The learning curve for beekeeping is steep. How do you make sure your bees are healthy and happy--and that they don’t sting you? Devra Kitterman, pollinator program coordinator for the Maryland Agricultural Resource Council, tells us about their beginning beekeeper course--and her work as a swarm catcher. And managing director Wes Jamison tells us what else you can do on the 150-acre farm park --from hiking and sunflower picking to learning how to back up a horse trailer.
Devra recommends these trees:
Ilex Opaca (American Holly): evergreen, critical forage for pollinators, also food and cover for birds. The best dwarf form is Ilex Opaca ‘Maryland Spreader’ that grows in an undulating horizontal form. Most hollies are excellent.
Tilia Americana (American Linden, Basswood): an excellent street tree, incredible fragrant bloom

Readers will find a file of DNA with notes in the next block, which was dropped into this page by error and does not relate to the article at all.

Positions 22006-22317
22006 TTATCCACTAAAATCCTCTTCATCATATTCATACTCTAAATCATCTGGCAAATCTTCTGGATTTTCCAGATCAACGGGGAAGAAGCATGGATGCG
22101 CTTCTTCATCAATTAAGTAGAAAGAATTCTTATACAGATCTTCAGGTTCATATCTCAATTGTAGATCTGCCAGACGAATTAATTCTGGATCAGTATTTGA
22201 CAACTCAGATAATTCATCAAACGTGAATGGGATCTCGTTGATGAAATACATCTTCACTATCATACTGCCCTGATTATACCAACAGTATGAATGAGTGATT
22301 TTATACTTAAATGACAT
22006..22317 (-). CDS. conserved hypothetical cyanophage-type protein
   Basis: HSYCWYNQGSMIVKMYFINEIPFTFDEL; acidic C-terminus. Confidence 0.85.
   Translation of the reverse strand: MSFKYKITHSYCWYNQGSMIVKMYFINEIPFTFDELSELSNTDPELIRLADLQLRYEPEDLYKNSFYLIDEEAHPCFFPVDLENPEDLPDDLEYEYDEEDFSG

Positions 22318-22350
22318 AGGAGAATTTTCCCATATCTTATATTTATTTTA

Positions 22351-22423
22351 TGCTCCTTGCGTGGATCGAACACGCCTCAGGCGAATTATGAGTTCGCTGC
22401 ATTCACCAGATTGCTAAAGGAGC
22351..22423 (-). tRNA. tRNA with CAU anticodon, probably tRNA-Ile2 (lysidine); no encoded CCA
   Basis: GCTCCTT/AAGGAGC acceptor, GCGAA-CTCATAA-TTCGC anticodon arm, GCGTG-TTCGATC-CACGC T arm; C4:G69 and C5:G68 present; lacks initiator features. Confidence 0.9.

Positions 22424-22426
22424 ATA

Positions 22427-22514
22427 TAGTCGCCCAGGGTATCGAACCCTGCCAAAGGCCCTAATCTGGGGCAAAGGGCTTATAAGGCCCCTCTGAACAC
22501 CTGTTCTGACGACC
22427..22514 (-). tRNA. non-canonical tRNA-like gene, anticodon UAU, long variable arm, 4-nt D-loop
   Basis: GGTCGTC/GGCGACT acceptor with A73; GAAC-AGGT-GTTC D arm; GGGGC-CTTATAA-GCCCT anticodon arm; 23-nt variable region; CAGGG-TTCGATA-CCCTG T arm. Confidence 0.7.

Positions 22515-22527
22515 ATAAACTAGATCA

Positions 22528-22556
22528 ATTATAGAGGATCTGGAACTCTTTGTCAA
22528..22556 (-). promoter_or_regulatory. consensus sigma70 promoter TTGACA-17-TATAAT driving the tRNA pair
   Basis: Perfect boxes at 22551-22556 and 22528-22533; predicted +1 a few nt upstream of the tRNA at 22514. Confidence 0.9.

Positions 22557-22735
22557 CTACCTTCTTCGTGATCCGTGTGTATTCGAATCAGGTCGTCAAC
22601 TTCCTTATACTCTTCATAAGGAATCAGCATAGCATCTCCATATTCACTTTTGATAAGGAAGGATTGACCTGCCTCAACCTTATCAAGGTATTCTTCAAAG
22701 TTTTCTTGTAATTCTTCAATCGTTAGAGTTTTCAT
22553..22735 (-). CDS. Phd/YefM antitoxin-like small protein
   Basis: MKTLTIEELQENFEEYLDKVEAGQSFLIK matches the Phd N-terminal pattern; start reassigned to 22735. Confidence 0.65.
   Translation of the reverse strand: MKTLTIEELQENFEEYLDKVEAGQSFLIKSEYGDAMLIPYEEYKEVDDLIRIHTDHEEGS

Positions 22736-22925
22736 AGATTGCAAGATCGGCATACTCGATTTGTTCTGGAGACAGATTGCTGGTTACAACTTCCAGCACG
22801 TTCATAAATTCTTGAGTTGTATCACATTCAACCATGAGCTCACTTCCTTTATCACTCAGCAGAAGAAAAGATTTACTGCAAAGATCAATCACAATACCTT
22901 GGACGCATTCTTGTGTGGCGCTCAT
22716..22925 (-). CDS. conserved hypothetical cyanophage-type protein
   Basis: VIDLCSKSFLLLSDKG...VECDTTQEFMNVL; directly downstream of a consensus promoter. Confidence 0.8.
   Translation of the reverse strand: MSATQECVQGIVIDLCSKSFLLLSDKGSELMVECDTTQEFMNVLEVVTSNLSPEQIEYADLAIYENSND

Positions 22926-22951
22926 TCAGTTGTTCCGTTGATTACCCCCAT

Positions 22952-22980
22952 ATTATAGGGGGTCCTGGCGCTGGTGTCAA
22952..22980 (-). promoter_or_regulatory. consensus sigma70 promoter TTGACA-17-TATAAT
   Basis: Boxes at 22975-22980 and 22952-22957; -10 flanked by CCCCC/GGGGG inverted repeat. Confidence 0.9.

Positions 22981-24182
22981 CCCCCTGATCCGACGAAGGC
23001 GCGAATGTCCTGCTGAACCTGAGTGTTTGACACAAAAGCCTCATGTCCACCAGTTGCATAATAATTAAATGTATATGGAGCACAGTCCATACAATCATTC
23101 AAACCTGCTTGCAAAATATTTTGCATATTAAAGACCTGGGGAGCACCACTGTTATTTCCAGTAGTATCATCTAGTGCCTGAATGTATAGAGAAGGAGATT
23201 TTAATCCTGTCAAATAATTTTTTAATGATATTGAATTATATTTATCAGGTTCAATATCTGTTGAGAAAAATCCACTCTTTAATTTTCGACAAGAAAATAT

Tilia cordata (Little Leaf linden): excellent street tree, important forage tree
Robinia pseudoacacia (Black Locust): good for edge of larger properties
Liriodendron tulipfera (Tulip Poplar): very large tree
Acer Saccharum (Sugar Maple): critical early forage, large tree
Evodia danielii (Tetradium Danielii) (Bee Bee Tree): considered invasive, critical and best late forage tree
As well as these shrubs and perennials:
Hydrangea paniculata (Pee Gee Hydrangea): full sun, bumblebees love it, so do deer
Hydrangea Quercifolia (Oakleaf Hydrangea): part shade, a honeybee favorite
Hydrangea arborescens (Annabelle Rose): part shade, honeybees prefer the rose color better than white
Asclepias (Milkweed): tuberosa, incarnata, syriaca, critically important, use them all
Agastache (Hyssop): Black Adder, Blue Fortune; many cultivars, 21 native to N America, very important Pycnanthemum (Mountain Mint): esp. Hoary Mountain Mint